UN Climate Change Jargon
This past month, New York City was abuzz with demonstrations, world leaders, industry leaders, bankers and world media, who descended to participate in Climate Summit 2014. Amongst the many rosy things discussed, some key takeaways were;
- The financial commitments made by private sector/industry players of the tune of a few billion dollars to United Nation Green Climate Fund (GCF),
- Promise of developing financial instruments like ‘green bonds’ by bankers,
- Tangible commitments made by companies to do their part in reducing deforestation, and
- Planning the next meeting at another exotic location of the planet!
Every time there is a major UN event related to climate change, I scurry to Wiki every term I come across. Usually, there is so much going on in these events, from fancy demonstrations to world leaders dozing off during key presentations to celebrity appearances to emotionally charged speeches by speakers barely in their teens that getting one’s head around the crux of the matters takes time. Hence, I decided to write a short excerpt which gives a big picture overview of the path and journey taken by United Nations so far, in the direction of reducing the human impact on the planet leading to global climate change phenomenon.
As a start, United Nations has a mindboggling number of committees and sub-committees to discuss this matter. And, as expected (in the same breath!) decisions out of those discussions are painfully slow to come by. You’ll basically hear about these committees, their reports, and the decisions which come out of those committees time and again.
In late 1980s, Intergovernmental Panel on Climate Change or IPCC was setup to initiate the discussion between governments. It largely comprises of scientists, meteorologist, and other scholars who jointly develop technical reports which drive policy discussions. The lag between a report and corresponding policy action can span years if not decades.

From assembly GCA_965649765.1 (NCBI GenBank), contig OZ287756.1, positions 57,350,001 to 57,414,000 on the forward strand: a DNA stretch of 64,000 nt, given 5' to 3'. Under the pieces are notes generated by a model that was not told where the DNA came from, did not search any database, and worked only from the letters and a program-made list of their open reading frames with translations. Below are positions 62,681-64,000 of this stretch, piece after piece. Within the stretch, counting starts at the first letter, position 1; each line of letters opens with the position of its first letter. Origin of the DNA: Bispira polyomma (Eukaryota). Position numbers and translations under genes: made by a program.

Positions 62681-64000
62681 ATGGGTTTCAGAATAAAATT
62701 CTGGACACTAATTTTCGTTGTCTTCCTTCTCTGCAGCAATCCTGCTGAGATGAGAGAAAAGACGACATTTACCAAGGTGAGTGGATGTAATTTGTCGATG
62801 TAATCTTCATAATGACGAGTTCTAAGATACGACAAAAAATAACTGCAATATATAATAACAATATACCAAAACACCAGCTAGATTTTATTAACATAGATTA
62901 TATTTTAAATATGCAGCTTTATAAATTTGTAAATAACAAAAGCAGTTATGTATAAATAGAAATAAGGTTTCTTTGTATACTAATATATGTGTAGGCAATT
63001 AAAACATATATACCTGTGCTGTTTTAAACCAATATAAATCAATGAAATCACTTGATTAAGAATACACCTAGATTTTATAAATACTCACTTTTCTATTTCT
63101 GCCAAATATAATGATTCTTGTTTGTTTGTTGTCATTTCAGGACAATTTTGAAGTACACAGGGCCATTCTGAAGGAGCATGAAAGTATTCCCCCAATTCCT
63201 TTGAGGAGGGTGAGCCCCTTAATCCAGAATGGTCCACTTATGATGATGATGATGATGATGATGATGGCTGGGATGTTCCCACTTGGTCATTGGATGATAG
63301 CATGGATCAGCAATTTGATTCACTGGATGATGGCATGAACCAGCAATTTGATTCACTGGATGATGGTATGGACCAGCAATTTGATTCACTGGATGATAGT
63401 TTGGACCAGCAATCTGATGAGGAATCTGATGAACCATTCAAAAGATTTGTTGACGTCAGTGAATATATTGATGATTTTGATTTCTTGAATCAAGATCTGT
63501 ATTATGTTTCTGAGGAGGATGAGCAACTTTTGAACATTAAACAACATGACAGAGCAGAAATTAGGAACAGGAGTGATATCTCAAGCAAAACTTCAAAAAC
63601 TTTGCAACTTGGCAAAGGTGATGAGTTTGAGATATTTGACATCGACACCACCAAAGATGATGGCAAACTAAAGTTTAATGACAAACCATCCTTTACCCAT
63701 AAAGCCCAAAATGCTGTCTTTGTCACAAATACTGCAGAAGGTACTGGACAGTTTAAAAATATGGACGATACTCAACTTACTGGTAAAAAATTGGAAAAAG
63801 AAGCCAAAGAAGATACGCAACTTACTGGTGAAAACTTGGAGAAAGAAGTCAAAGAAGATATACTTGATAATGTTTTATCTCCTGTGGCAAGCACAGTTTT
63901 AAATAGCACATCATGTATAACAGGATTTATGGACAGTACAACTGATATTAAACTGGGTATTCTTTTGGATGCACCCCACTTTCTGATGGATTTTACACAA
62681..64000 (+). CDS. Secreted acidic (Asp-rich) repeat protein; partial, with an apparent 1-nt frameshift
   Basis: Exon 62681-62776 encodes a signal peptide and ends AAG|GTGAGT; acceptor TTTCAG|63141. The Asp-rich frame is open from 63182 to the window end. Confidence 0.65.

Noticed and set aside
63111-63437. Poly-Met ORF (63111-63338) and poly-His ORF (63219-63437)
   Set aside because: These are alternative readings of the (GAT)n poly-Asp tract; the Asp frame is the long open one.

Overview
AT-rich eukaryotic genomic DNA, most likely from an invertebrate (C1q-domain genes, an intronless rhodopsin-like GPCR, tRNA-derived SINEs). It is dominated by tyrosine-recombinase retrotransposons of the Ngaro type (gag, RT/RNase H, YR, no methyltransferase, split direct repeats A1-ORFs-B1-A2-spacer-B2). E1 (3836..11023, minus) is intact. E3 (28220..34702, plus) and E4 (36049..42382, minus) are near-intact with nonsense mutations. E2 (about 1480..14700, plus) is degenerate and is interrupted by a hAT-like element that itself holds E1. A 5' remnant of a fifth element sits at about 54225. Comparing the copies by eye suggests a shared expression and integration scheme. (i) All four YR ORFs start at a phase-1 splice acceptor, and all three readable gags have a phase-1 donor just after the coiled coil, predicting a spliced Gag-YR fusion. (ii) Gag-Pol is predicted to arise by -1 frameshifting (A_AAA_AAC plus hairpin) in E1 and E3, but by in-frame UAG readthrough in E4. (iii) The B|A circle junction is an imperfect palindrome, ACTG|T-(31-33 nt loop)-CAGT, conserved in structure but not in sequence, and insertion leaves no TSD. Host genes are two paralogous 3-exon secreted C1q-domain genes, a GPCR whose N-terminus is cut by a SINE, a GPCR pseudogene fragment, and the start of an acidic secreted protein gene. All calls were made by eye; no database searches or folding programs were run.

In mid 1990s, United Nations Framework Convention on Climate Change or UNFCCC came into effect. It’s a policy framework officially agreed upon or ‘ratified’ by 195 countries. The UNFCCC text was adopted at the ‘Rio Convention’ in Brazil. Broadly speaking, some of the things agreed upon in its text are:
- Scientific evidence proves that climate is changing substantially;
- Human activities have direct impact on climatic changes;
- Largest share of emissions leading to climate change is from developed countries;
- Global cooperation is required to mitigate climate change; and
- Technical and financial support is required by developing countries to fight climate change.
The differentiation between developed and developing countries in the policy framework set seed for a deep rift between the two groups of countries regarding climate policies, in the coming years.
Then came Kyoto Protocol, or KP, which took effect on Feb 16, 2005. It is one of the first policy actions, not just talk! However, KP’s structure is based on UNFCCC text. KP talks about, “common but differentiated responsibility” which is a way to state that developed countries will share the greater share of the burden to reduce Greenhouse Gas (GHG) emissions as opposed to developing countries as they are largely responsible for the current high levels of emissions in the atmosphere. Conceptually, KP has two major components. The first was binding emissions reductions commitments (for a finite time called “commitment period”) for developed countries. In other words, there was only so much GHG a country can emit (called “emissions target”). For ease of use, all greenhouse gases were converted into a common metric called, CO2-equivalent. The second component was to develop market-based mechanisms to enable developed countries meet their emissions targets set by KP, wherein the developed countries can abate GHG emissions by making green investments in developing countries. The first KP commitment period ended in 2012. There were subsequent amendments to KP but a whole new policy action is in the works.
Abhay is trained as architect and has more than seven years of project managerial experience working with buildings of all kinds. Currently, he works with ETS as Senior Project Manager. He helps blend design, data, technology, and people to continually improve efficiencies on both the load and supply side of energy in built environment. He recently co-authored the ebook, ‘The Non-Technical Guide to Managing Energy in Buildings’ available on Amazon.
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